Council urges roads improvements

June 19, 1994|By Phyllis Brill | Phyllis Brill,Sun Staff Writer

One week after they agreed to keep open the controversial extension of Emerald Drive in Bel Air, County Council members adopted a resolution encouraging the county to improve the roads that service the Watervale and Brentwood Park communities.

By a 4-3 vote Tuesday night, the council recommended improving Red Pump and Tollgate roads, and erecting temporary barriers to restrict traffic to a one-way flow at Emerald and Lancaster drives.

Many residents had argued in favor of closing the short extension that links the two neighborhoods because, they said, drivers routinely violate the one-way signs and speed along Emerald Drive.

The resolution also recommends offering Watervale residents the option of having sidewalks built along Emerald Drive and recommends installing speed deterrents on certain roads in the communities.

Council President Jeffrey D. Wilson said that the resolutions are nonbinding, but "this, as a corporate decision, might make the administration come back in the future budget with money for capital projects.

"This is an opportunity for us to express a vision for that area."

In other business, the council:

* Endorsed the county's application for a federal-state grant to support a planned shelter for women and children in Bel Air.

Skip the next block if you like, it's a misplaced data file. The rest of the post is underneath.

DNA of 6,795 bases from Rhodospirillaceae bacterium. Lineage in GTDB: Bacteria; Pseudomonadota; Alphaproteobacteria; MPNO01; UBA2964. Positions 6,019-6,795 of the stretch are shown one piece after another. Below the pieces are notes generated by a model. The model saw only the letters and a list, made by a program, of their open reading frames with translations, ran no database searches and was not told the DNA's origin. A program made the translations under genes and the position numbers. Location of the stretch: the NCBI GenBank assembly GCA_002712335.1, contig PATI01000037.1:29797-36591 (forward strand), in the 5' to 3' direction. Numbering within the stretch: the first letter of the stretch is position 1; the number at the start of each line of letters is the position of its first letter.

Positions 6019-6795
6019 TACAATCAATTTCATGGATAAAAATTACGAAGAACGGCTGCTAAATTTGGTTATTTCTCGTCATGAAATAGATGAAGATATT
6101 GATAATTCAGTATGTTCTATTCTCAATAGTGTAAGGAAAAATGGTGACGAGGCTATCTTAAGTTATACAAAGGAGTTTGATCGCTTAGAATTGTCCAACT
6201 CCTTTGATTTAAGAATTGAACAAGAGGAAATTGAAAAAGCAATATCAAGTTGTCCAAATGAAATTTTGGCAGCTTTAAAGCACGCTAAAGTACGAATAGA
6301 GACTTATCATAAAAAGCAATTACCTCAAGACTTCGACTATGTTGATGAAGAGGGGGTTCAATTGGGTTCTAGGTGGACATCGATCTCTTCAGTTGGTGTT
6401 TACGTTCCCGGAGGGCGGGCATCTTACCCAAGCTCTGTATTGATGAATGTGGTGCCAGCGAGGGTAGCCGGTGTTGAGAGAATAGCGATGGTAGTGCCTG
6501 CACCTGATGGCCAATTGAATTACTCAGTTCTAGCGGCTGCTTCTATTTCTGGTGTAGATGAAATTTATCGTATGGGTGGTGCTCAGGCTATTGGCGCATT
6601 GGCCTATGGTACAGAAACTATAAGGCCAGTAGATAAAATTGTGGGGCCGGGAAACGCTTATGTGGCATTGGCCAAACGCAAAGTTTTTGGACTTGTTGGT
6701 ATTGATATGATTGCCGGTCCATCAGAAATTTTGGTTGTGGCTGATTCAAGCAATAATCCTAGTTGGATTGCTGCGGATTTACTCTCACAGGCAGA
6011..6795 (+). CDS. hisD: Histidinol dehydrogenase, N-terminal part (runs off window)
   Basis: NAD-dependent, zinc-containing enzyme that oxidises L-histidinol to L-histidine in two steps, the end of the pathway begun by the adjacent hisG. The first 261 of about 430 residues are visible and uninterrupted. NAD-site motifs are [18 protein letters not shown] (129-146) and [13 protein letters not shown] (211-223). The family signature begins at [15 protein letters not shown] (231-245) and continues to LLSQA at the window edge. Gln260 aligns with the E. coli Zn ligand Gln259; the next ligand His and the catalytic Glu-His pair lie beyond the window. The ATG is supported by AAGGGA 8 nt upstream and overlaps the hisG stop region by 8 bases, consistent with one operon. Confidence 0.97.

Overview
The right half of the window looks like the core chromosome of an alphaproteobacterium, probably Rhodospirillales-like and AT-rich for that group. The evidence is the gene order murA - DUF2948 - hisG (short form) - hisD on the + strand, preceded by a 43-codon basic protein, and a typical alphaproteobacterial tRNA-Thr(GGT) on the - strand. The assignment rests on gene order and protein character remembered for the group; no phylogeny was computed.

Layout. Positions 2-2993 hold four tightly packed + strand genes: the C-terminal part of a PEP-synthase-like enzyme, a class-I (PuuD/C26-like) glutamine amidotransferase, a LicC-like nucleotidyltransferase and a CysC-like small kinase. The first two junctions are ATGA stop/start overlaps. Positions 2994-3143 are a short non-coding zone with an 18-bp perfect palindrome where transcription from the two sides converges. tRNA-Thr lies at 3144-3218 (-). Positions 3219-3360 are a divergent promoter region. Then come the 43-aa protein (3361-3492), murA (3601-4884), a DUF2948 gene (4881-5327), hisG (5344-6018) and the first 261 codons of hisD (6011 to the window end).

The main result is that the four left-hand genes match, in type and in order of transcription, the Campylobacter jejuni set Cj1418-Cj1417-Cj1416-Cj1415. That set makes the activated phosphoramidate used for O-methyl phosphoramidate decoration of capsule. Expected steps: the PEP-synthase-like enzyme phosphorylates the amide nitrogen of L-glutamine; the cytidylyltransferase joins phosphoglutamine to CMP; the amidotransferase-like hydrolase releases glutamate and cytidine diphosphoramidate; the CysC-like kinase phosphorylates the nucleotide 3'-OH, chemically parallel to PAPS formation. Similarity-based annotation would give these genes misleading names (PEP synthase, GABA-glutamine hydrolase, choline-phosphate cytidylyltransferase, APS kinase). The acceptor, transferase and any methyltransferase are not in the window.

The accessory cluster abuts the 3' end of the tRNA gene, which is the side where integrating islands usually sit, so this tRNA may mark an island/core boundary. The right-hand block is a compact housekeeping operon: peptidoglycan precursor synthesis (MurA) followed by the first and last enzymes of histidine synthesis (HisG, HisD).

The $381,000 Small Cities Community Development Block Grant would help finance the renovation and expansion of an existing building on Tollgate Road. The county's portion of the matching grant will be at least $400,000, said Robert Hockaday, director of government and community relations.

The shelter eventually will house 16 people and will replace ECHCO House, the transitional shelter for women and children in Street.

Mr. Hockaday said the Bel Air location would put residents closer to critical community services and, after expansion, would house twice the number at ECHCO House.

* Heard a presentation by the Task Force on Mediation, a panel created by County Executive Eileen M. Rehrmann to investigate mediation as a method of solving civil disputes.

District Judge Emory A. Plitt Jr. told the council that a mediator would be a neutral third party who would assist two or more disputants in reaching voluntary negotiated settlements of their differences.

Similar projects, which use volunteers as mediators, are under way in Baltimore City and Prince George's County, he said.

The project would not deny individuals access to the courts, but mediation could mean faster and more efficient resolution of some disputes, he said.

The judge said the county executive plans to bring legislation to the council next fall to establish a community mediation commission as the governing body.

* Held a public hearing on two bills authorizing the county to sell $12.185 million in general obligation bonds and $6.79 million in bonds to finance water and sewerage projects.

The general obligation bonds would pay capital costs associated with school renovations and additions, the Harford Detention Center addition and construction of the Edgewood Senior Center.

A third bill would authorize a lease-purchase agreement for a $540,000 computerized accounts receivable system for the county's Treasury Department.

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